Jim Trotter files response to NFL's effort to dismiss his wrongful termination lawsuit

The battle before the battle has been joined.

The NFL, unable to take the Jim Trotter lawsuit to arbitration (i.e., the secret, rigged kangaroo court), will first defend itself against Trotter's claims by trying to get them thrown out. On Friday, Trotter's lawyers filed his response to the NFL's motion to dismiss.

PFT has obtained and reviewed a copy of the 22-page document. And while briefs of this nature are routinely riddled with legalese and citations to other cases decided in the past, the most potent stuff comes from preliminary statements that summarize the argument.

At page one of the Trotter response, he attacks the league's position as being "more notable for what it ignores than what it states." And the "Preliminary Statement" to the memorandum of law then explains the facts the NFL "largely ignore[s]."

First, Trotter's lawyers point out that the NFL "largely ignore[s] the fact that the Complaint alleges that Mr. Trotter engaged in three specific instances of clearly protected activity that each occurred two months, three weeks, and 12 days, respectively, before his termination."

Second, Trotter's lawyers write that the NFL ignores that Trotter "expressly raised the fact that the NFL failed to hire or promote a Black person into a leadership position in NFL Media or a full-time position on the NFL Media news desk."

Third, Trotter's lawyers explain that Trotter drew an "express parallel" between that dynamic and the pending lawsuit filed by Brian Flores and others against the NFL, for racial discrimination in the coaching context.

Fourth, Trotter's lawyers note that he "gave examples of discriminatory slurs used by NFL team owners . . . about Black players."

Fifth, Trotter's lawyers argue that, before Trotter made his complaints, Trotter was told that his employment contract would be renewed and his role "could even be enhanced."

The rest of the document provides the details to back up those basic propositions, before turning to the application of the law to the allegations Trotter has made. The details include a reminder that Trotter's complaint points out that Cowboys owner Jerry Jones said to Trotter regarding lack of diversity in team leadership, "If Blacks feel some kind of way, they should buy their own team and hire who they want to hire"; that Bills owner Terry Pegula allegedly said to another NFL employee regarding Black players protesting systemic discrimination, "If the Black players don’t like it here, they should go back to Africa and see how bad it is"; that complaints about the Jones and Pegula remarks went nowhere; that Trotter repeatedly raised his concerns about diversity in the NFL Media newsroom privately and publicly (including twice at the Commissioner's Super Bowl press conference); and that, after the second time Trotter confronted Goodell on the issue in a public setting, management's attitude toward him changed.

The memo also reviews the portion of Trotter's complaint recounting his conversations with his supervisor, which allegedly included encouragement that he "compromise" in order to "pay the mortgage."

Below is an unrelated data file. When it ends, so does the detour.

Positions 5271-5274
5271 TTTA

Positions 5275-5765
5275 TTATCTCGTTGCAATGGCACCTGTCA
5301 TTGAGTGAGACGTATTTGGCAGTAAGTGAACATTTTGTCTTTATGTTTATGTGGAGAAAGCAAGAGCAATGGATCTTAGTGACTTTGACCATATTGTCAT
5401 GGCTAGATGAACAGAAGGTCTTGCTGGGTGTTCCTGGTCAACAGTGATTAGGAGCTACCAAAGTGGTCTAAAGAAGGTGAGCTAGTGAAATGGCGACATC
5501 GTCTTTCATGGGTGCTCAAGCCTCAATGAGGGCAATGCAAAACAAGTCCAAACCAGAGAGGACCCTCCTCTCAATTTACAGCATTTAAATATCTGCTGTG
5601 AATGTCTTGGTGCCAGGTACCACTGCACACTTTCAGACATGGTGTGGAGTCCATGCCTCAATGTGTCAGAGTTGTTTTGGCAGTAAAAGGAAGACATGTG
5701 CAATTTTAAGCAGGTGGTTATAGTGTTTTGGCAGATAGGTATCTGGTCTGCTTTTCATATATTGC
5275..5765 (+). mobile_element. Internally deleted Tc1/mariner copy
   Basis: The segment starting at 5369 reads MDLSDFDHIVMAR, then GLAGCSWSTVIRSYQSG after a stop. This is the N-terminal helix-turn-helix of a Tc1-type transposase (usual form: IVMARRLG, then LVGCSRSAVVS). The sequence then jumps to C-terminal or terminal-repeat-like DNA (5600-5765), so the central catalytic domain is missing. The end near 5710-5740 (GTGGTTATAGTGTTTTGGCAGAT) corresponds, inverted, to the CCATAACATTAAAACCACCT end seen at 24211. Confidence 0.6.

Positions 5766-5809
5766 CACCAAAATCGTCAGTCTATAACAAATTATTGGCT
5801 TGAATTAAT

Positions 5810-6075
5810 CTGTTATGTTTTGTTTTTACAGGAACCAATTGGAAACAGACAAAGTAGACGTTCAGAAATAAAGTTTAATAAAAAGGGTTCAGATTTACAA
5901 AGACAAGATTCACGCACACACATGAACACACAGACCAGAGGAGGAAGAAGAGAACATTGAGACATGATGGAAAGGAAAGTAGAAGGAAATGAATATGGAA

While the NFL will have every right to defend itself on the merits, there's a very high bar when it comes to getting a case dismissed based simply on the contents of the initial complaint. The defendant in a civil action has to be able to show that, even if everything the plaintiff claims is true and correct, the plaintiff can't win.

It's hard to imagine any defendant having a snowball's chance on the visiting team's sideline during a Miami game in September of winning the case, if Trotter's allegations are regarded as true. But the NFL is willing to spend the time and money in an effort to get lucky at this stage, because it doesn't want to submit witnesses like Jones, Pegula, and Commissioner Roger Goodell to aggressive questioning during sworn deposition testimony.

The NFL also doesn't want to produce internal documents and other communications regarding, for example, the investigations (or lack thereof) regarding the Jones and Pegula remarks and the representation data for the newsroom. (Goodell was asked about it, again, last month and, once again, he found a way to talk around it.)

The NFL will have the last word in writing. Then, there could be an oral argument in open court. Some judges will issue a ruling without taking the time to get the lawyers together, if the right outcome is clear. This seems like one of those cases where a decision could be reached without the lawyers standing up in court and talking about the arguments they've made in writing.

Yes, it's very hard to envision the NFL winning at this level. Its position is far more buckshot than silver bullet. And, as Trotter's lawyers accurately explained, the NFL's effort to knock out the case overlooks if not completely ignores some of the strongest points Trotter has made in support of the idea that the decision not to renew his contract violated his legal rights.